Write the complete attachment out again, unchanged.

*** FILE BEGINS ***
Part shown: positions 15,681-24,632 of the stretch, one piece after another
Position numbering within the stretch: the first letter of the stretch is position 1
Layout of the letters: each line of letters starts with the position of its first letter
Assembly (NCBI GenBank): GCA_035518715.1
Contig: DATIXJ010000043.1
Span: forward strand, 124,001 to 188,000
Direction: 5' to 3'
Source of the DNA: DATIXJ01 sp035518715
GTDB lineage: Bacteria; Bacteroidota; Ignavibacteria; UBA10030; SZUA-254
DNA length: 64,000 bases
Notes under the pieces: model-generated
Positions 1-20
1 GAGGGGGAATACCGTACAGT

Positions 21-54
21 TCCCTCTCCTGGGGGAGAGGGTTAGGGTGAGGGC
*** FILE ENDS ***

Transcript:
Part shown: positions 15,681-24,632 of the stretch, one piece after another
Position numbering within the stretch: the first letter of the stretch is position 1
Layout of the letters: each line of letters starts with the position of its first letter
Assembly (NCBI GenBank): GCA_035518715.1
Contig: DATIXJ010000043.1
Span: forward strand, 124,001 to 188,000
Direction: 5' to 3'
Source of the DNA: DATIXJ01 sp035518715
GTDB lineage: Bacteria; Bacteroidota; Ignavibacteria; UBA10030; SZUA-254
DNA length: 64,000 bases
Notes under the pieces: model-generated
Positions 1-20
1 GAGGGGGAATACCGTACAGT

Positions 21-54
21 TCCCTCTCCTGGGGGAGAGGGTTAGGGTGAGGGC